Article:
The reason coastal winds blow from all quarters is because we are often in the middle of larger, more powerful weather systems than the localised sea breeze. On the greatest scale, Britain is affected by global winds that blow all the way around the world. By understanding the concept of the sea breeze as a ‘cell’, we can apply it to the entire northern hemisphere with three cells at set latitudes. Between the equator [0N] and 30N there is the Hadley Cell, from 30N to 60N is the Ferrell Cell, and the Polar Cell lies between 60N and 90N [The North Pole]. Britain lies around 51 degrees north so is in the Ferrel Cell, where wind is blowing from a band of higher pressure at 30N to a band of lower pressure at 60N. If the world was stationary this wind would blow due north, but the spinning of the earth deflects masses to the right in the northern hemisphere [this is the Coriolis Effect] with the result that Britain’s prevailing global wind is the south-westerly. 


This south-westerly wind contributes to powering the Gulf Stream, a warm water current from the Caribbean that flows up Britain’s west coast and keeps our winters mild. Within the current is a stream of creatures hitching a ride and one of the most spectacular is the Portuguese Man-O-War, named because its sail resembles a feared 18th century warship from Portugal. It is this sail catching the south-westerly wind that propels the Man-O-War all the way across the Atlantic to Britain, electrifying unwary beach-goers with its powerful sting. 


If you do get stung, get out the water immediately and follow the three step guide opposite. We’ve all heard that weeing helps [scientific research disproves this] so it’s up to you to weigh up the probability of success against the emotional scarring of asking your friend [or even worse, a passer by] to wee on you.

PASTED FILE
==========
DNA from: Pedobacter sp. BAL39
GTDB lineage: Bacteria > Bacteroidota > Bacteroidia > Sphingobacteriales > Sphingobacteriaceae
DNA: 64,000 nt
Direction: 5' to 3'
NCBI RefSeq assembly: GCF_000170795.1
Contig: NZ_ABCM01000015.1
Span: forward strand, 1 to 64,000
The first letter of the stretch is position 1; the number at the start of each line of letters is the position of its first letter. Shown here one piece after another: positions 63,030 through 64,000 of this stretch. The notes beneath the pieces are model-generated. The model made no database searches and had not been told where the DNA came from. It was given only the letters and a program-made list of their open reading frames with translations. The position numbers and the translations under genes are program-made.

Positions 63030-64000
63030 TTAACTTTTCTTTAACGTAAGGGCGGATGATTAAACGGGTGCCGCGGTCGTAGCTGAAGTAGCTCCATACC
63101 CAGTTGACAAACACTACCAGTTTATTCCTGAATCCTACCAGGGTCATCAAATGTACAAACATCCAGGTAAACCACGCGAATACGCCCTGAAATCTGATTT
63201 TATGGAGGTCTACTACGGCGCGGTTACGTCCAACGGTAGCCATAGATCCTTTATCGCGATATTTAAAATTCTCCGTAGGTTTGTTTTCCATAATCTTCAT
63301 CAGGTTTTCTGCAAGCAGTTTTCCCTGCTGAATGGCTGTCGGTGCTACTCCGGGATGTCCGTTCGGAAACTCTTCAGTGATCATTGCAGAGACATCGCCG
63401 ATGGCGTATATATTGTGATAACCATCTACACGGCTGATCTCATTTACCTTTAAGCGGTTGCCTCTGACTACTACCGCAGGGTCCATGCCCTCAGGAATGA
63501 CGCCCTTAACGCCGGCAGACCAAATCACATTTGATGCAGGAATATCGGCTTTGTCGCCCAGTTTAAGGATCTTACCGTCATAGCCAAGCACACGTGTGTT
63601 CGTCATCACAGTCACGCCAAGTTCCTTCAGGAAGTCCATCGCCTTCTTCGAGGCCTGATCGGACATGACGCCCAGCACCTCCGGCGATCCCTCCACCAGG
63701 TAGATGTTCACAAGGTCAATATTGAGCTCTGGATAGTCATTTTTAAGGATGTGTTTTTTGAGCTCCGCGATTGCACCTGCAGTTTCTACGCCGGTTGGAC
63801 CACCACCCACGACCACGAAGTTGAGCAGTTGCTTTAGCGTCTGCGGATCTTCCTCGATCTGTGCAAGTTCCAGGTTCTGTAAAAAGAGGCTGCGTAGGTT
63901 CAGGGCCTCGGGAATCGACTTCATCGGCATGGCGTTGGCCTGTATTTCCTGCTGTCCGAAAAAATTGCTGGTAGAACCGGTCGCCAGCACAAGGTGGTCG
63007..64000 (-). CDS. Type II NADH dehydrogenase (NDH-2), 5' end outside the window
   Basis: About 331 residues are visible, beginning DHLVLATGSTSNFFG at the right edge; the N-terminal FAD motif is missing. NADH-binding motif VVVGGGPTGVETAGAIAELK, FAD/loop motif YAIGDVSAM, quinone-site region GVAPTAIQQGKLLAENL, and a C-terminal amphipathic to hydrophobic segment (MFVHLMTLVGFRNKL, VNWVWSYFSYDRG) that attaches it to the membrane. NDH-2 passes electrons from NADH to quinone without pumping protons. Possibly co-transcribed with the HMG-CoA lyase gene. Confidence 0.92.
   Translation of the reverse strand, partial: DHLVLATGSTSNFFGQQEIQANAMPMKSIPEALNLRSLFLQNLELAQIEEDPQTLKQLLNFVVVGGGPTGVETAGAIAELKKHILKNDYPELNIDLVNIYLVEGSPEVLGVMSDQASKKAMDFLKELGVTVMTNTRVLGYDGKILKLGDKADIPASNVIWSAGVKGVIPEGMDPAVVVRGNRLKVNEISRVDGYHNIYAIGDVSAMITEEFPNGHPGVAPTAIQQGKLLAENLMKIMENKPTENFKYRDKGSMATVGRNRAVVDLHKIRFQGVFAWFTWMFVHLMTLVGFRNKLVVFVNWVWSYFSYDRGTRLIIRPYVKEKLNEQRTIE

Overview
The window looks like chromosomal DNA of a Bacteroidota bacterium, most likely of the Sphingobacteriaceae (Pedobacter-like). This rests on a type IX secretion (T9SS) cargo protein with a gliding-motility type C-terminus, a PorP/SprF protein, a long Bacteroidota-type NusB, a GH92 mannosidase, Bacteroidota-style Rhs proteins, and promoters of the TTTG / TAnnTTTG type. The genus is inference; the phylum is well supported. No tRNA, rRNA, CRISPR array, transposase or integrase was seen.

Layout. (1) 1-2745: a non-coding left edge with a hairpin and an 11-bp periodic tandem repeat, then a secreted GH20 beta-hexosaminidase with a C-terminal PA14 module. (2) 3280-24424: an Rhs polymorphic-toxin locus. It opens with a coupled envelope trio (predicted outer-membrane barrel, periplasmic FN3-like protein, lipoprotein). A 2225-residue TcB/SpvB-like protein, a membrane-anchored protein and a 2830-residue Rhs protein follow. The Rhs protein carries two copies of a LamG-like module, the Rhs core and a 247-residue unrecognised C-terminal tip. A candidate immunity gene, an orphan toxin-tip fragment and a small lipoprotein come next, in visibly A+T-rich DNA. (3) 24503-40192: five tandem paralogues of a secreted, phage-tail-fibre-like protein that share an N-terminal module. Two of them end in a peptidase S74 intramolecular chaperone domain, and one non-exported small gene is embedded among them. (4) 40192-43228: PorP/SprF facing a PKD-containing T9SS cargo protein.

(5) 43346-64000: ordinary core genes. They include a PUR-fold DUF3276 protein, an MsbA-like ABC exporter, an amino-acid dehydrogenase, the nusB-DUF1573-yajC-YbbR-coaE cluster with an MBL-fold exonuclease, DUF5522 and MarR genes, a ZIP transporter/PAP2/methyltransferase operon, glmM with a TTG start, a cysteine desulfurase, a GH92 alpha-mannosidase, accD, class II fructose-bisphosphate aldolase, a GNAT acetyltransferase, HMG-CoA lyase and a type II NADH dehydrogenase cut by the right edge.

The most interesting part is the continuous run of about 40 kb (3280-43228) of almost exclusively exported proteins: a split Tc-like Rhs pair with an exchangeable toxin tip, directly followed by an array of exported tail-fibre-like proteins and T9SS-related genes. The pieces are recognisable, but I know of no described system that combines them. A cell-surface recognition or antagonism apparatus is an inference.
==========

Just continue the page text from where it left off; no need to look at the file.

For the ancient mariners who named the Portuguese Man-O-War, the south-westerly winds were both a friend and foe. Because square-rigged ships couldn’t sail ‘into the wind’ like modern yachts, the headwinds when trying to sail down the English Channel into the Atlantic made the journey almost impossible. One ingenious solution was to stow the sails, forget about the wind and travel with the tide instead. 


Because the tidal currents flow for six hours at a time up and down the channel, ships would anchor when the current was flowing towards Dover, then drift with the currents when they were heading to Lands End. This technique was called ‘Tiding Over’ and is the origin of the modern term ‘tiding over’ enough cash to keep you solvent until the end-of-month paycheck.  But this wouldn’t last long; they were soon out into the Atlantic, flying along with the ‘wind in their sails’. While engines have made this technique obsolete, the same factors make sailing passages more arduous heading west in the Channel, which is why sailors circumnavigating Britain choose the ‘counter-clockwise’ route around, bring them ‘up’ the channel with the prevailing winds. 

In the next Sea Signs feature William will reveal the wealth of knowledge you can gain simply by observing air pressure.

About this series

Every day the sea is different, a  result of the ever-changing interaction between the moon, sun, tides, wind, waves,  buoys, boats and the beach. While the picture may appear complex, like a piece of classical music, it is essentially just an arrangement of simple elements, or notes. By dismantling the machine into its component parts and exploring each one in detail we can create order out of chaos; clarity out of confusion. That is the  purpose of this series 'Sea Signs'.

When we are young we learn to navigate urban environments; what traffic lights  mean or how to cross a road. What many of us aren’t taught is how to read nature’s  signposts; how to judge wind by watching birds or what weather different clouds  bring. Then there’s a whole technical world of buoys and boats with different light  sequences, colours and signals communicating messages. My goal in this series is to  share with you all the signs – both natural and man-made - that you may encounter in  your adventures along the coast so you can read them as well as any yachtmaster  skipper or crusty old seadog. 

With this knowledge, nothing is going to slip under your radar.